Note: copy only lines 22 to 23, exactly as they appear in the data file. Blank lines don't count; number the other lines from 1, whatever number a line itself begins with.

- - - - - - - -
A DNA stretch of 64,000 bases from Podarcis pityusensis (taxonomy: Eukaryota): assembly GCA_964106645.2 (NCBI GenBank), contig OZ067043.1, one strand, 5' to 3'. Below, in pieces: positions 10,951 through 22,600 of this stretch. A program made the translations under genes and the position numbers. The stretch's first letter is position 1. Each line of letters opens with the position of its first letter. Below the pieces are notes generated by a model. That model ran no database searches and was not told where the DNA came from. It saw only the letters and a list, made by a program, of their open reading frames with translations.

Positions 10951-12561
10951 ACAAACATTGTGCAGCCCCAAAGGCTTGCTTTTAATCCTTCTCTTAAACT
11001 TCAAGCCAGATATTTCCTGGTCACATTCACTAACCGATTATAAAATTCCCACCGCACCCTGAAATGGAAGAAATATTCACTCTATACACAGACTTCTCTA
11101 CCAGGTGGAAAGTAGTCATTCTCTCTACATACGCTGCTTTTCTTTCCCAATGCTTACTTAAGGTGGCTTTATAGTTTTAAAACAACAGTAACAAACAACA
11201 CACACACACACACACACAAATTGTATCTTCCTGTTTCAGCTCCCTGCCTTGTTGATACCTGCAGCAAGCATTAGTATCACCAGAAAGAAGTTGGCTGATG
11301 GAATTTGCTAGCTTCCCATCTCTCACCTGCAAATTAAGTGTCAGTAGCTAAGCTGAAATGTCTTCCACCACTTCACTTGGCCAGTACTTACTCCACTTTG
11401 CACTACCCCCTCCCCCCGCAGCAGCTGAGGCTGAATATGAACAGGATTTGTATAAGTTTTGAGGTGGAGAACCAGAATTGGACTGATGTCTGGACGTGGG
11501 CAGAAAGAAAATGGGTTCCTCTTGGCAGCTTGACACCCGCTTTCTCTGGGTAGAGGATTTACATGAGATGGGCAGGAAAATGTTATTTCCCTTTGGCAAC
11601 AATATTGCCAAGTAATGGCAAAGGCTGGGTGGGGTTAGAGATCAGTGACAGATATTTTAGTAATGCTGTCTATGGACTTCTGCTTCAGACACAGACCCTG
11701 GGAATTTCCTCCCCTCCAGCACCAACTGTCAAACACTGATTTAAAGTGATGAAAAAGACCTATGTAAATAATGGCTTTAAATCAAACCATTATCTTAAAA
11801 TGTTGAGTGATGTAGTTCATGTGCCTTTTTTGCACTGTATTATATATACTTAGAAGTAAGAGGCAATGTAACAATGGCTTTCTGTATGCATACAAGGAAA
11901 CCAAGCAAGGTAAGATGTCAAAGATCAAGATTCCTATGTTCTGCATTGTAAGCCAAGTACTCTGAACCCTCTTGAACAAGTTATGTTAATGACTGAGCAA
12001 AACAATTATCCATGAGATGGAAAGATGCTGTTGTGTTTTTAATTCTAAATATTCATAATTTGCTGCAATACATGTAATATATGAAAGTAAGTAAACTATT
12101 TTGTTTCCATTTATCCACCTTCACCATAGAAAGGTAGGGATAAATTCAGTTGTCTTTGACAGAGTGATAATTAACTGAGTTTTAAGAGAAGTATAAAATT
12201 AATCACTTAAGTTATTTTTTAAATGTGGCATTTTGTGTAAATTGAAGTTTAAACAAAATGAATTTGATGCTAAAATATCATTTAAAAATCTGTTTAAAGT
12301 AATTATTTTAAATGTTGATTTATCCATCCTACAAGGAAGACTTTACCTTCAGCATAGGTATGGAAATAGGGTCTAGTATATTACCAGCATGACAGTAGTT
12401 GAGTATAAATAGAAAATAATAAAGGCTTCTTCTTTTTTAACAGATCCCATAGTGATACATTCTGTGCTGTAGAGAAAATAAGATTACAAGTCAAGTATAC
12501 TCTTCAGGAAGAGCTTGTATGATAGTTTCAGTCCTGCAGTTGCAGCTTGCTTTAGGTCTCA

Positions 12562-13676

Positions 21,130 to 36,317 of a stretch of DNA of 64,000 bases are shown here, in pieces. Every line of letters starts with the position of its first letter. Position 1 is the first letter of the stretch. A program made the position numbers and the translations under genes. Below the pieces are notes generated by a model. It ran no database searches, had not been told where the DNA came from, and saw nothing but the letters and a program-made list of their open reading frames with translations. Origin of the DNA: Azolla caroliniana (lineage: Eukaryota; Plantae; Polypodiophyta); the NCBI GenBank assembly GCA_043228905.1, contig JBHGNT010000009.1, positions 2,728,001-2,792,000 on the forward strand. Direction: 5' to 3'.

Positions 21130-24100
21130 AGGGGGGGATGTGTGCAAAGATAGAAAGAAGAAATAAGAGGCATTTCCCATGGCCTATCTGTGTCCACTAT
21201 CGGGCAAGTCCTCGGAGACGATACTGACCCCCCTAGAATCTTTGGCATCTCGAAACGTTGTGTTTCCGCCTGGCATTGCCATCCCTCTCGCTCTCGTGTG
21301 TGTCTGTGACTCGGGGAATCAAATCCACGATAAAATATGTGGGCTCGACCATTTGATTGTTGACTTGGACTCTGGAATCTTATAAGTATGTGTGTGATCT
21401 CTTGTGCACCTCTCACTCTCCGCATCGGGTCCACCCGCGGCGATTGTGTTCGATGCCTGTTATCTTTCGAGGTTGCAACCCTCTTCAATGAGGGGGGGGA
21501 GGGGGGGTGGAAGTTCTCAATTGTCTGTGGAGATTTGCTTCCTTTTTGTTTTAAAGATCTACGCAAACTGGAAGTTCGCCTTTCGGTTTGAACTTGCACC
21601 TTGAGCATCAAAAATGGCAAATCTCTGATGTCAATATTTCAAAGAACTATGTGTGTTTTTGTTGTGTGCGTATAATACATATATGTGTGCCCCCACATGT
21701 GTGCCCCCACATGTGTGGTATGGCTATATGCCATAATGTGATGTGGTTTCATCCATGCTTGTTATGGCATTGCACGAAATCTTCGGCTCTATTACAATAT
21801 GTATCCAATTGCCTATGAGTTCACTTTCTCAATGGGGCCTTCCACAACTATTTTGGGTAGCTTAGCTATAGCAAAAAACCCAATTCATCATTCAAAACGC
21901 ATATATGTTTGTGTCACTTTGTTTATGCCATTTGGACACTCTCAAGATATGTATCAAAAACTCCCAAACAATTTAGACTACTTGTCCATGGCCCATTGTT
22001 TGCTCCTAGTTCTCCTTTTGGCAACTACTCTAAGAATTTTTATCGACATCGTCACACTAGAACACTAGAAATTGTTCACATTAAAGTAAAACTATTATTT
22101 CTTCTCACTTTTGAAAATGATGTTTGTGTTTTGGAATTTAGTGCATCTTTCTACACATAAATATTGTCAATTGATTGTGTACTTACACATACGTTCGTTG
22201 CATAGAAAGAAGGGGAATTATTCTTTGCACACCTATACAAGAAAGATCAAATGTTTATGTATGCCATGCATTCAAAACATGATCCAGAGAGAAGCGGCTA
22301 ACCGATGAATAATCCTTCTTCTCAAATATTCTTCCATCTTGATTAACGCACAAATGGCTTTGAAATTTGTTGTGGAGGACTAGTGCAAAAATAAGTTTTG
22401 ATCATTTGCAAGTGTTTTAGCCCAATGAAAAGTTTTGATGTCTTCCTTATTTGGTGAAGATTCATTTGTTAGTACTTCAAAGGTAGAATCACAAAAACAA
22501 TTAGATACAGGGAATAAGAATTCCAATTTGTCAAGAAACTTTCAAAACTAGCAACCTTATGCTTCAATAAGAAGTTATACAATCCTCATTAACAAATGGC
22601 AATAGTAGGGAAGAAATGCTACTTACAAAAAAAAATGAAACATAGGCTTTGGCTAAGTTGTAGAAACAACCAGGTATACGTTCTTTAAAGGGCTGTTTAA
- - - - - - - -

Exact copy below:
Positions 21130-24100
21130 AGGGGGGGATGTGTGCAAAGATAGAAAGAAGAAATAAGAGGCATTTCCCATGGCCTATCTGTGTCCACTAT